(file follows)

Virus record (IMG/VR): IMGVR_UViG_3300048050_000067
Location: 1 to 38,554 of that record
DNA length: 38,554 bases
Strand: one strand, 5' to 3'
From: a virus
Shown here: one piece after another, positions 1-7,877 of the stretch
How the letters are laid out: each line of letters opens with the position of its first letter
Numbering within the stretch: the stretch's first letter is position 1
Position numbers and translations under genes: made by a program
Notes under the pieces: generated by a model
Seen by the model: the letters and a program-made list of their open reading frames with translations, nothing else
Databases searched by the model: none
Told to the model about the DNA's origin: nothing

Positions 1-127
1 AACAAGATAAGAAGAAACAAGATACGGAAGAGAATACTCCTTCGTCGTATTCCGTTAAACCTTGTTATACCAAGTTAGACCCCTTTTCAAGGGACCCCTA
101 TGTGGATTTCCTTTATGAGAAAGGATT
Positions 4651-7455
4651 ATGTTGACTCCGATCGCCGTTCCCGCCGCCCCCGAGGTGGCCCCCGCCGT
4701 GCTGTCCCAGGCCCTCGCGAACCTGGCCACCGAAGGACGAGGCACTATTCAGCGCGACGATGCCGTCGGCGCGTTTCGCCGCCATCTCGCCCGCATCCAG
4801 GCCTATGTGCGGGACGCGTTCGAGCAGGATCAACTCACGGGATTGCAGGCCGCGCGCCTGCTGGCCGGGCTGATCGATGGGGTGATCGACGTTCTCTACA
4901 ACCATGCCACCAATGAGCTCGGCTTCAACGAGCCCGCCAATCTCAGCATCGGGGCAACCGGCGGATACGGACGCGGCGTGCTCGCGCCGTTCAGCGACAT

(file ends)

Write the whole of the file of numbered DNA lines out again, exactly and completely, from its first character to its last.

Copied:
Virus record (IMG/VR): IMGVR_UViG_3300048050_000067
Location: 1 to 38,554 of that record
DNA length: 38,554 bases
Strand: one strand, 5' to 3'
From: a virus
Shown here: one piece after another, positions 1-7,877 of the stretch
How the letters are laid out: each line of letters opens with the position of its first letter
Numbering within the stretch: the stretch's first letter is position 1
Position numbers and translations under genes: made by a program
Notes under the pieces: generated by a model
Seen by the model: the letters and a program-made list of their open reading frames with translations, nothing else
Databases searched by the model: none
Told to the model about the DNA's origin: nothing

Positions 1-127
1 AACAAGATAAGAAGAAACAAGATACGGAAGAGAATACTCCTTCGTCGTATTCCGTTAAACCTTGTTATACCAAGTTAGACCCCTTTTCAAGGGACCCCTA
101 TGTGGATTTCCTTTATGAGAAAGGATT
Positions 4651-7455
4651 ATGTTGACTCCGATCGCCGTTCCCGCCGCCCCCGAGGTGGCCCCCGCCGT
4701 GCTGTCCCAGGCCCTCGCGAACCTGGCCACCGAAGGACGAGGCACTATTCAGCGCGACGATGCCGTCGGCGCGTTTCGCCGCCATCTCGCCCGCATCCAG
4801 GCCTATGTGCGGGACGCGTTCGAGCAGGATCAACTCACGGGATTGCAGGCCGCGCGCCTGCTGGCCGGGCTGATCGATGGGGTGATCGACGTTCTCTACA
4901 ACCATGCCACCAATGAGCTCGGCTTCAACGAGCCCGCCAATCTCAGCATCGGGGCAACCGGCGGATACGGACGCGGCGTGCTCGCGCCGTTCAGCGACAT